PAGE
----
Furthermore, the nonlinear Kerr coefficient $n_{2}$ is investigated as a function of the frequency detuning with different laser power (see Fig. 5). Clearly, the absolute value of $n_{2}$ decreases with increase in the frequency detuning, because the phase change amount $\Delta \varphi _{0}$ decreases as the laser detuning increases (see Figs. 3(c) and 3(d)). The experimental results and theoretical fitting results obtained by using Eq. (5) are in good agreement. Meanwhile, the cubic linear dependence between $n_{2}$ and frequency detuning is shown in the illustration of Fig. 5, which means the nonlinear effect of vapor can be greatly and conveniently enhanced by changing the frequency detuning. There are many interesting applications of the controllable nonlinearity of the nonlinear refractive sign and magnitude by simply changing the frequency detuning, such as in all-optical switches and beam shaping.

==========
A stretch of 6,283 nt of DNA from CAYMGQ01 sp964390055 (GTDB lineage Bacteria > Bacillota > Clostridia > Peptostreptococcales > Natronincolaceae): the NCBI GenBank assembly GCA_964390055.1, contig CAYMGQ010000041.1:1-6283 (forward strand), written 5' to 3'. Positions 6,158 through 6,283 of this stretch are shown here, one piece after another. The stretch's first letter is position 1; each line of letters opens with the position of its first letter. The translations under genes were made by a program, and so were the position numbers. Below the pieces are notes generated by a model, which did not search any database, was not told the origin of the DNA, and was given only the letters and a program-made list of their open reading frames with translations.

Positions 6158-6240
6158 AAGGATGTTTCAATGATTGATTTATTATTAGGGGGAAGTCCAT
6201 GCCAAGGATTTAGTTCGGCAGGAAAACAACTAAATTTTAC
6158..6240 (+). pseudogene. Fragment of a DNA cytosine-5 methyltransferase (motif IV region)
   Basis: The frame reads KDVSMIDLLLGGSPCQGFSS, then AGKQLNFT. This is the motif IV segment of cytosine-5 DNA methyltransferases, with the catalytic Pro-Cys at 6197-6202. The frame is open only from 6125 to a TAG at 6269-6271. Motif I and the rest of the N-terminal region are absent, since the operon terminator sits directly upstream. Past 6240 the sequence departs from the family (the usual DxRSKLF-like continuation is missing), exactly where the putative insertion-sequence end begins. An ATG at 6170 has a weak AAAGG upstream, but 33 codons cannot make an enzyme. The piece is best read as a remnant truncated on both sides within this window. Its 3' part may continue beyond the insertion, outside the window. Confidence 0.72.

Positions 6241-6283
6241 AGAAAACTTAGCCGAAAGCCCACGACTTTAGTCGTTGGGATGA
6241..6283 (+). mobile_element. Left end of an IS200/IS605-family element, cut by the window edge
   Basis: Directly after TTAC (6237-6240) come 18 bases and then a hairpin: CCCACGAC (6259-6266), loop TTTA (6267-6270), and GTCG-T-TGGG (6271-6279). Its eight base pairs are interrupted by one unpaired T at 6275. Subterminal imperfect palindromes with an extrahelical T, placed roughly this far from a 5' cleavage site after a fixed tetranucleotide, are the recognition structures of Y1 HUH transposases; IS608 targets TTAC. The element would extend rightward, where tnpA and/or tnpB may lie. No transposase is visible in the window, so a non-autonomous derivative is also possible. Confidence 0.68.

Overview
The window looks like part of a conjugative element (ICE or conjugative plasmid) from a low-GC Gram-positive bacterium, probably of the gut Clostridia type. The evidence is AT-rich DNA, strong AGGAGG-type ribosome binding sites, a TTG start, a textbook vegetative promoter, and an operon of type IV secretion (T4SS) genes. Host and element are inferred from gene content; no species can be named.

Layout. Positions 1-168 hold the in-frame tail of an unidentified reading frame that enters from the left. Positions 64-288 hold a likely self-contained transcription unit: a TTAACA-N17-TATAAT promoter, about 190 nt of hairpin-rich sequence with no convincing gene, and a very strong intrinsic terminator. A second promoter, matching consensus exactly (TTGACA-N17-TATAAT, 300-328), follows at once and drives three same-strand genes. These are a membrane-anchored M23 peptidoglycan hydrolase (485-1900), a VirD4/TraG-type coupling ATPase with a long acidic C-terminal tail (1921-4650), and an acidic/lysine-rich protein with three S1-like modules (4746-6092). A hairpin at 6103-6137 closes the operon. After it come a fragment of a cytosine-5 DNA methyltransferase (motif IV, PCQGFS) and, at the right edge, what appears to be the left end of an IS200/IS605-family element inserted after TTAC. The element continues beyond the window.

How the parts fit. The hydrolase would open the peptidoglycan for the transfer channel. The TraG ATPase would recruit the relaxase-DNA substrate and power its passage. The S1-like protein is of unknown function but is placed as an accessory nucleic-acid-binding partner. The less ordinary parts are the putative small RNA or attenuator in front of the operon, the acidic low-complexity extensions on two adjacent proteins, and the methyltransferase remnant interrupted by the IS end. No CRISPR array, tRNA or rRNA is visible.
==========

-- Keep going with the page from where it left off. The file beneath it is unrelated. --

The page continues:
## 4. Conclusions

In summary, we have experimentally demonstrated the optical nonlinearity of the rubidium vapor with an OFC by using the z-scan method. Self-defocusing and self-focusing effects were observed with red and blue frequency detunings. The Kerr nonlinear refractive index $n_{2}$ $\approx$ 10$^{-6}$ cm$^{2}$/W, which is an order of magnitude enhancement compared with that in previous studies, was obtained from the dispersion curve. An inversely proportional relationship between the average power and $n_{2}$ was observed. Additionally, the dependence of $n_{2}$ on the cube of frequency detuning showed a clear linear relationship, and the experimental results agreed well with the theoretical fitting results. Such a precision measurement of the nonlinear coefficient $n_{2}$ would facilitate the understanding, optimization, and eventually complete control of the nonlinear optical processes in atomic systems. Additionally, our experimental research is of great significance to many quantum optics application including all-optical switches.

## Funding

1331KSC; Key Research and Development Program of Shanxi Province for International Cooperation (201803D421034); Program for Sanjin Scholars of Shanxi Province; National Natural Science Foundation of China (61705122, 61875112, 62075121, 91736209); National Key Research and Development Program of China (2017YFA0304203).

## Disclosures

The authors declare no conflicts of interest.